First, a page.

Engine trouble

Jan. 8, 2009

The economic engine should be the only one being prodded and poked in the shop these days.

The economic engine should be the only one being prodded and poked in the shop these days.

However, the state of California is proceeding with its massive overhaul order despite the threatening business conditions. The “In-Use Off-Road Diesel-Fueled Fleets Regulation” was passed by the California Air Resources Board (CARB) in 2007 and requires all highway and bridge contractors in the state to retrofit, retire or replace almost all of their heavy construction equipment. Since the rule was put in place, California’s construction industry has fallen $22 billion short of the state’s economic forecast and has lost approximately 120,000 jobs.

The Associated General Contractors of America (AGC) wants the bleeding to stop, and has joined with CARB in filing a petition against the measure.

“The last thing we want to do is force even more staggering losses and layoffs in the construction industry,” said Stephen Sandherr, CEO of AGC. “This is the wrong time to put people out of work and put a new drag on economic growth.”

Before the economy took a sour turn, state officials even admitted that the cost to adhere to the rule was at “the economic limit of what the industry could bear.” In its petition, AGC said “the economic costs and the environmental benefits of the rule are much different than expected.”

Adding weight to the burden is the discovery by California’s Department of Industrial Relations that retrofitting existing construction equipment to meet the new standards could actually violate construction safety standards. That would force contractors to throw more money on the problem because they would choose to replace rather than retrofit, and the additional cost is one the state did not even consider when the rule was originally passed.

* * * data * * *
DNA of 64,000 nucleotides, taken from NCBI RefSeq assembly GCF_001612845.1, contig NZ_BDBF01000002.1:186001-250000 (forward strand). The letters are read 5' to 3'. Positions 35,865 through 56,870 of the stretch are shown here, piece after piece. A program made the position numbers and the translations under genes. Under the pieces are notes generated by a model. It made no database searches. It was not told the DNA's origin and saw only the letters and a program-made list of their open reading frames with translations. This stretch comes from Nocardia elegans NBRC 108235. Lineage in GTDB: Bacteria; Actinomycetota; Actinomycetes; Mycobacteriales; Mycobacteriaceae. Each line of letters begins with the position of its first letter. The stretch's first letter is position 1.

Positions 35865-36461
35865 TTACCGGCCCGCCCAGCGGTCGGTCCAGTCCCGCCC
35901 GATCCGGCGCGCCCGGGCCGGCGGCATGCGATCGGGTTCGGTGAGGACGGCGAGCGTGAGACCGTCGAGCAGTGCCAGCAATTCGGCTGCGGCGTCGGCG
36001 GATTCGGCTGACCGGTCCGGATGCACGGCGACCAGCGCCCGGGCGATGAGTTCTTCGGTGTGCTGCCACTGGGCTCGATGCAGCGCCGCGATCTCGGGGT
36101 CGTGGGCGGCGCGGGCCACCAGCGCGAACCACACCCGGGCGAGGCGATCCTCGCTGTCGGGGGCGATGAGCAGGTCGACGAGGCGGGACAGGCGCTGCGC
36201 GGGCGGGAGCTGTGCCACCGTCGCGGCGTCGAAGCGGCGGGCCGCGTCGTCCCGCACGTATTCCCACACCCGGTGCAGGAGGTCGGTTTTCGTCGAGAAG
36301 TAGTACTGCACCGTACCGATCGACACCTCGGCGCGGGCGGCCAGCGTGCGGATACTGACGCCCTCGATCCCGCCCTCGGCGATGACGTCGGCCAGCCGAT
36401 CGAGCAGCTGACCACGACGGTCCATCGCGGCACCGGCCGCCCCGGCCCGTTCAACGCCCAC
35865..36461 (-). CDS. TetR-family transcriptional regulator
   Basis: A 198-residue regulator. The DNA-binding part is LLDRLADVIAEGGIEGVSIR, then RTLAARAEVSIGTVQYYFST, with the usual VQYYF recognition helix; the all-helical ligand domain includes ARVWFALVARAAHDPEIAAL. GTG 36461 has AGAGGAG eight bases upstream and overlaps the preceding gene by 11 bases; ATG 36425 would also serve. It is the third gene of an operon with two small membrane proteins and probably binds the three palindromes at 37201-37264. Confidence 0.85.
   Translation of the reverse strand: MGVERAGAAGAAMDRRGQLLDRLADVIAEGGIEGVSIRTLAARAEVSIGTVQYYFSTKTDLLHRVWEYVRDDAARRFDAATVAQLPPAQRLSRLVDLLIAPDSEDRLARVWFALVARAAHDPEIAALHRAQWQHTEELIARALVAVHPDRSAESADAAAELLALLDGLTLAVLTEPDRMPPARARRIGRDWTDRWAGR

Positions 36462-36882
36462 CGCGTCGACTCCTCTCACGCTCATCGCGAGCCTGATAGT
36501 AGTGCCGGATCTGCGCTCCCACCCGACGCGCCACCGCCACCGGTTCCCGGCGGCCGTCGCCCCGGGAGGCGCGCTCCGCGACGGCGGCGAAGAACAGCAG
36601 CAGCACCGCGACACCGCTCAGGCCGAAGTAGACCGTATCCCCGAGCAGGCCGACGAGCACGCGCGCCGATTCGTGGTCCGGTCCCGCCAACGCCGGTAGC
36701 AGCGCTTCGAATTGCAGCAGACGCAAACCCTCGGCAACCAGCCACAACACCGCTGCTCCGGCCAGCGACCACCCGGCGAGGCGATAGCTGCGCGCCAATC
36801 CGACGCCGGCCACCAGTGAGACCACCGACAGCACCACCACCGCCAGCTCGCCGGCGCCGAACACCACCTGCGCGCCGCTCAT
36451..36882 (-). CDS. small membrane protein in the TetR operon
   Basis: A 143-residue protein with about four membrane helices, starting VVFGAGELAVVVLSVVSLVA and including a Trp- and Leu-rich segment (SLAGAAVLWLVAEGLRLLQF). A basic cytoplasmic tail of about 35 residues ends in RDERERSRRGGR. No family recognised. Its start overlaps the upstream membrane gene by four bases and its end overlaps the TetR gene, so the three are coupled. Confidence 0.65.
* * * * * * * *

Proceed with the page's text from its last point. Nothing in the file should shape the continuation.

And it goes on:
Furthermore, AGC said the rule is no longer necessary, because the economic downturn has led to a significant reduction in the construction industry’s diesel fuel consumption. At current levels the industry is actually below California’s emission targets.

“It’s long past time to inject some common sense into the discussion of construction equipment,” said Tom Holsman, CEO of the AGC of California.

CARB completed its emission cleansing in mid-December, ordering owners of heavy-duty diesel trucks to install soot traps on exhaust pipes of older vehicles or pull them from circulation.

The move prompted a familiar reaction from the trucking industry.

“Residential construction is down 70%. Commercial construction is down 40%. Now you are asking truckers to take on debt,” Bruce Wick, spokesman for the California Professional Association of Specialty Contractors, told the Sacramento Bee.

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